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A compelling and deeply felt exploration and defense of liberalism: what it actually is, why it is relevant today, and how it can help our society chart a forward course. The Future of Liberalism represents the culmination of four decades of thinking and writing about contemporary politics by Alan Wolfe, one of America’s leading scholars, hailed by one critic as “one of lib A compelling and deeply felt exploration and defense of liberalism: what it actually is, why it is relevant today, and how it can help our society chart a forward course. The Future of Liberalism represents the culmination of four decades of thinking and writing about contemporary politics by Alan Wolfe, one of America’s leading scholars, hailed by one critic as “one of liberalism’s last and most loyal sons.” Wolfe mines the bedrock of the liberal tradition, explaining how Immanuel Kant, John Stuart Mill, John Dewey, and other celebrated minds helped shape liberalism’s central philosophy. Wolfe also examines those who have challenged liberalism since its inception, from Jean-Jacques Rousseau to modern conservatives, religious fundamentalists, and evolutionary theorists such as Richard Dawkins. Drawing on both the inspiration and insights of seminal works such as John Locke’s Second Treatise on Government, Adam Smith’s Theory of Moral Sentiments, Kant’s essay “What is Enlightenment?,” and Mill’s On Liberty and The Subjection of Women, Wolfe ambitiously sets out to define what it truly means to be a liberal. He analyzes and applauds liberalism’s capacious conception of human nature, belief that people outweigh ideology, passion for social justice, faith in reason and intellectual openness, and respect for individualism. And we see how the liberal tradition can influence and illuminate contemporary debates on immigration, abortion, executive power, religious freedom, and free speech. But Wolfe also makes it clear that before liberalism can be successfully applied to today’s problems, it needs to be recovered, understood, and embraced—not just by Americans but by all modern people—as the most beneficial way to live in our complex modern world. The Future of Liberalism is a crucial, enlightening, and immensely rewarding step in that direction.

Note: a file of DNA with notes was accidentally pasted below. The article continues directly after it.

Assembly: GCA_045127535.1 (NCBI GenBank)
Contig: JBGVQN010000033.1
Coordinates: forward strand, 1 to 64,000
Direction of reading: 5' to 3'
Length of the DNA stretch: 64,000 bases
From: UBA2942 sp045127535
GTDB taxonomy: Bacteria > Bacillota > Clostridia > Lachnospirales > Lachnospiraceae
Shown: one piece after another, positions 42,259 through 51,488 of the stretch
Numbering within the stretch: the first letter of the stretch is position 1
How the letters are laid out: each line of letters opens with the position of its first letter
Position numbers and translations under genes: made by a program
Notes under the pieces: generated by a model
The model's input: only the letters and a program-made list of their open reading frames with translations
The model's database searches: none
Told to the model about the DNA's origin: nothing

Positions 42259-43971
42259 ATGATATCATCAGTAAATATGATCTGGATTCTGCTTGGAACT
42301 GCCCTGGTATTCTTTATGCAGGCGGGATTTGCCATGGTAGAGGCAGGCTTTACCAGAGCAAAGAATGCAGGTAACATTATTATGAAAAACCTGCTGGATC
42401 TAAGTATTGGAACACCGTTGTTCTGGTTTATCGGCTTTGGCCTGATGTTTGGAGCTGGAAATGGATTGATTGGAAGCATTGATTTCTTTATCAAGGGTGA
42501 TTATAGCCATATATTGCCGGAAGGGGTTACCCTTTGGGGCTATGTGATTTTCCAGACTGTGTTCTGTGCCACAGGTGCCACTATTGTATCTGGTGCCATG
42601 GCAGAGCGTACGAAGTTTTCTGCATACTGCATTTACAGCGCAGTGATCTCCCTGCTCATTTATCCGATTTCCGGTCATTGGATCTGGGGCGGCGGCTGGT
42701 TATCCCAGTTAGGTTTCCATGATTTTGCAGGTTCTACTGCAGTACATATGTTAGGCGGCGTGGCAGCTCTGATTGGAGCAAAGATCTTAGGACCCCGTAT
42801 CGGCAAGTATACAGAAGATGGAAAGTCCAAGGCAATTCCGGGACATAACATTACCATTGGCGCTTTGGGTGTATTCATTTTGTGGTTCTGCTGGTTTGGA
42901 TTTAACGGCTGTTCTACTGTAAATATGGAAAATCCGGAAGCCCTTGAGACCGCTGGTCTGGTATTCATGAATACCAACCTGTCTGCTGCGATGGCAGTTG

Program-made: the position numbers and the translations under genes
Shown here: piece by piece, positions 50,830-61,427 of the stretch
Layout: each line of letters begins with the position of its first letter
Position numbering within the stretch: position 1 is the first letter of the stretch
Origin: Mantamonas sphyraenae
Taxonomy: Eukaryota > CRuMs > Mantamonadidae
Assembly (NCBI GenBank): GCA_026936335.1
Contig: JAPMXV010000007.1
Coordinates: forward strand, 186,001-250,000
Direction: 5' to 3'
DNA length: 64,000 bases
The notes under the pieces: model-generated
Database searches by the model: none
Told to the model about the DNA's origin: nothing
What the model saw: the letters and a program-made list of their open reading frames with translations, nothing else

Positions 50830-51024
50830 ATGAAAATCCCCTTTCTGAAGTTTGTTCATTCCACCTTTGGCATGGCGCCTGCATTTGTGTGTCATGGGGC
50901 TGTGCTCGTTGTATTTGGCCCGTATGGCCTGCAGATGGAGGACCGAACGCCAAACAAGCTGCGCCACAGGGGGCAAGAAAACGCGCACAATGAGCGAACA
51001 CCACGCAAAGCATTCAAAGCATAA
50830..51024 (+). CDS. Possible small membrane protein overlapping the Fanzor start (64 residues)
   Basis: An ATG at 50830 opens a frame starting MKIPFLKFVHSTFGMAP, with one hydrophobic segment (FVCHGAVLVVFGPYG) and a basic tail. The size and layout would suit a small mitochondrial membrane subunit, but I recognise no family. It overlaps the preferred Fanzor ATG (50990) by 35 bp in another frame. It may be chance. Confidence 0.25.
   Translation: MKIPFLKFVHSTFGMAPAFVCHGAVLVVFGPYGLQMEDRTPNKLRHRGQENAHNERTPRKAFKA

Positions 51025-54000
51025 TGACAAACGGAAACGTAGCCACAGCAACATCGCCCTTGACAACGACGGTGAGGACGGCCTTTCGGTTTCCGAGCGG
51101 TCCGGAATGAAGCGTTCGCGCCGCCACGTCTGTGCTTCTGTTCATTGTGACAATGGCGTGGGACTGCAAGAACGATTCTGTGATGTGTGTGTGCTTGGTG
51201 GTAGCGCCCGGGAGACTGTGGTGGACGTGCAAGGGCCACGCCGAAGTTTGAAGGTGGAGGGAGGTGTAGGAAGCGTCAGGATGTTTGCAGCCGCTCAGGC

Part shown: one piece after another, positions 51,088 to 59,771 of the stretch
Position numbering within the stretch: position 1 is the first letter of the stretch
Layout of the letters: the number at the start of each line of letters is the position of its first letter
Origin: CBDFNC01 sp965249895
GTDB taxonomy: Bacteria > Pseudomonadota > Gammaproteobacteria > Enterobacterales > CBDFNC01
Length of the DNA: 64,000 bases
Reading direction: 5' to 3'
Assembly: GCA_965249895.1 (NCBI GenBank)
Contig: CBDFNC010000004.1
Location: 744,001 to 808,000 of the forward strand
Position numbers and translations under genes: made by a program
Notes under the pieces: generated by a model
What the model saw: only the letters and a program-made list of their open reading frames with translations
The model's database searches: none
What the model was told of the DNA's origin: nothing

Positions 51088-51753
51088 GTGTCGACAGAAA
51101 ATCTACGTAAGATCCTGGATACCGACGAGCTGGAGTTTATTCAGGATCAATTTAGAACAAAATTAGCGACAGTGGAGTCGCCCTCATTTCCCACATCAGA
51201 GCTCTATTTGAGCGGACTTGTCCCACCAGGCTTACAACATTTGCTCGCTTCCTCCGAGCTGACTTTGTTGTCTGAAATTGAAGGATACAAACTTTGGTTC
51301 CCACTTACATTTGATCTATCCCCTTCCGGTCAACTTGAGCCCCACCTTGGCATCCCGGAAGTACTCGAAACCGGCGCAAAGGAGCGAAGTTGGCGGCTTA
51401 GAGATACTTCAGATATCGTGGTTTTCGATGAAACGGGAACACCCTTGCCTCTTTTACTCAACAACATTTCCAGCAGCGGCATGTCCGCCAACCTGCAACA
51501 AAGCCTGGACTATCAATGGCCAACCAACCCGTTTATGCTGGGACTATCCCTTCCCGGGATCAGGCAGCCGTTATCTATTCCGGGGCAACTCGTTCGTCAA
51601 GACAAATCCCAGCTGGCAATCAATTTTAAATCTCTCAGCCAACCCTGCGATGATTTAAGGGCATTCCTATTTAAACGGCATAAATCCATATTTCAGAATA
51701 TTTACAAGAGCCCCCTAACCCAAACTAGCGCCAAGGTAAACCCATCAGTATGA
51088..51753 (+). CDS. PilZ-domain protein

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A compelling and deeply felt exploration and defense of liberalism: what it actually is, why it is relevant today, and how it can help our society chart a forward course. The Future of Liberalism represents the culmination of four decades of thinking and writing about contemporary politics by Alan Wolfe, one of America’s leading scholars, hailed by one critic as “one of lib A compelling and deeply felt exploration and defense of liberalism: what it actually is, why it is relevant today, and how it can help our society chart a forward course. The Future of Liberalism represents the culmination of four decades of thinking and writing about contemporary politics by Alan Wolfe, one of America’s leading scholars, hailed by one critic as “one of liberalism’s last and most loyal sons.” Wolfe mines the bedrock of the liberal tradition, explaining how Immanuel Kant, John Stuart Mill, John Dewey, and other celebrated minds helped shape liberalism’s central philosophy. Wolfe also examines those who have challenged liberalism since its inception, from Jean-Jacques Rousseau to modern conservatives, religious fundamentalists, and evolutionary theorists such as Richard Dawkins. Drawing on both the inspiration and insights of seminal works such as John Locke’s Second Treatise on Government, Adam Smith’s Theory of Moral Sentiments, Kant’s essay “What is Enlightenment?,” and Mill’s On Liberty and The Subjection of Women, Wolfe ambitiously sets out to define what it truly means to be a liberal. He analyzes and applauds liberalism’s capacious conception of human nature, belief that people outweigh ideology, passion for social justice, faith in reason and intellectual openness, and respect for individualism. And we see how the liberal tradition can influence and illuminate contemporary debates on immigration, abortion, executive power, religious freedom, and free speech. But Wolfe also makes it clear that before liberalism can be successfully applied to today’s problems, it needs to be recovered, understood, and embraced—not just by Americans but by all modern people—as the most beneficial way to live in our complex modern world. The Future of Liberalism is a crucial, enlightening, and immensely rewarding step in that direction.

30 review for The Future of Liberalism

  1. 4 out of 5

    ShawnLeeZX

    A good summary on liberalism, but do not touch much about the social economic precondition of our time.

  2. 5 out of 5

    Aaron